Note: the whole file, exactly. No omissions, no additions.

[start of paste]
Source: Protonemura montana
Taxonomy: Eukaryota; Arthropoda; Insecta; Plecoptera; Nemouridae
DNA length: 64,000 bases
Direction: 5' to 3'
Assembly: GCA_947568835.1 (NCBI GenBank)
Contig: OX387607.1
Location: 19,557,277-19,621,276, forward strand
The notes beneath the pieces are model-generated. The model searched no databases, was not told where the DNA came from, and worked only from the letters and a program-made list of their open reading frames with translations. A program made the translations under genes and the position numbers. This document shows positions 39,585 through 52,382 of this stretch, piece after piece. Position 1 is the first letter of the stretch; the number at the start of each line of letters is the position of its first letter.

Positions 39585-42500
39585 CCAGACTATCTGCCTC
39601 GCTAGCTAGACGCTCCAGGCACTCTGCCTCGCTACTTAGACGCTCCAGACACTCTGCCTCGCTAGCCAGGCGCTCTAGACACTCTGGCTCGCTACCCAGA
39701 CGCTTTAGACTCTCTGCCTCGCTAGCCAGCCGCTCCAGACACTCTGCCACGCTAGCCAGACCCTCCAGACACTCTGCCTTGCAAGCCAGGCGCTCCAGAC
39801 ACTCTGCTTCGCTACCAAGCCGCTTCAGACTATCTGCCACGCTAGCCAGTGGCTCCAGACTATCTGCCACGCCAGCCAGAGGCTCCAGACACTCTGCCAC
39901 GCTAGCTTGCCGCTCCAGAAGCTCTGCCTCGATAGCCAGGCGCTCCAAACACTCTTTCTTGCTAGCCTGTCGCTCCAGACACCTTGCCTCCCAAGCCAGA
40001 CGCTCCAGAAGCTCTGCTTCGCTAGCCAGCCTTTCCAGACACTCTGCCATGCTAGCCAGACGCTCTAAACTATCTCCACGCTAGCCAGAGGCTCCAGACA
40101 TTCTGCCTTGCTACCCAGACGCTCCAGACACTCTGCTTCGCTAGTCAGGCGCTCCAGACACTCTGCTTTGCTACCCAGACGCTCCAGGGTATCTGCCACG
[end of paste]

Source: Protonemura montana
Taxonomy: Eukaryota; Arthropoda; Insecta; Plecoptera; Nemouridae
DNA length: 64,000 bases
Direction: 5' to 3'
Assembly: GCA_947568835.1 (NCBI GenBank)
Contig: OX387607.1
Location: 19,557,277-19,621,276, forward strand
The notes beneath the pieces are model-generated. The model searched no databases, was not told where the DNA came from, and worked only from the letters and a program-made list of their open reading frames with translations. A program made the translations under genes and the position numbers. This document shows positions 39,585 through 52,382 of this stretch, piece after piece. Position 1 is the first letter of the stretch; the number at the start of each line of letters is the position of its first letter.

Positions 39585-42500
39585 CCAGACTATCTGCCTC
39601 GCTAGCTAGACGCTCCAGGCACTCTGCCTCGCTACTTAGACGCTCCAGACACTCTGCCTCGCTAGCCAGGCGCTCTAGACACTCTGGCTCGCTACCCAGA
39701 CGCTTTAGACTCTCTGCCTCGCTAGCCAGCCGCTCCAGACACTCTGCCACGCTAGCCAGACCCTCCAGACACTCTGCCTTGCAAGCCAGGCGCTCCAGAC
39801 ACTCTGCTTCGCTACCAAGCCGCTTCAGACTATCTGCCACGCTAGCCAGTGGCTCCAGACTATCTGCCACGCCAGCCAGAGGCTCCAGACACTCTGCCAC
39901 GCTAGCTTGCCGCTCCAGAAGCTCTGCCTCGATAGCCAGGCGCTCCAAACACTCTTTCTTGCTAGCCTGTCGCTCCAGACACCTTGCCTCCCAAGCCAGA
40001 CGCTCCAGAAGCTCTGCTTCGCTAGCCAGCCTTTCCAGACACTCTGCCATGCTAGCCAGACGCTCTAAACTATCTCCACGCTAGCCAGAGGCTCCAGACA
40101 TTCTGCCTTGCTACCCAGACGCTCCAGACACTCTGCTTCGCTAGTCAGGCGCTCCAGACACTCTGCTTTGCTACCCAGACGCTCCAGGGTATCTGCCACG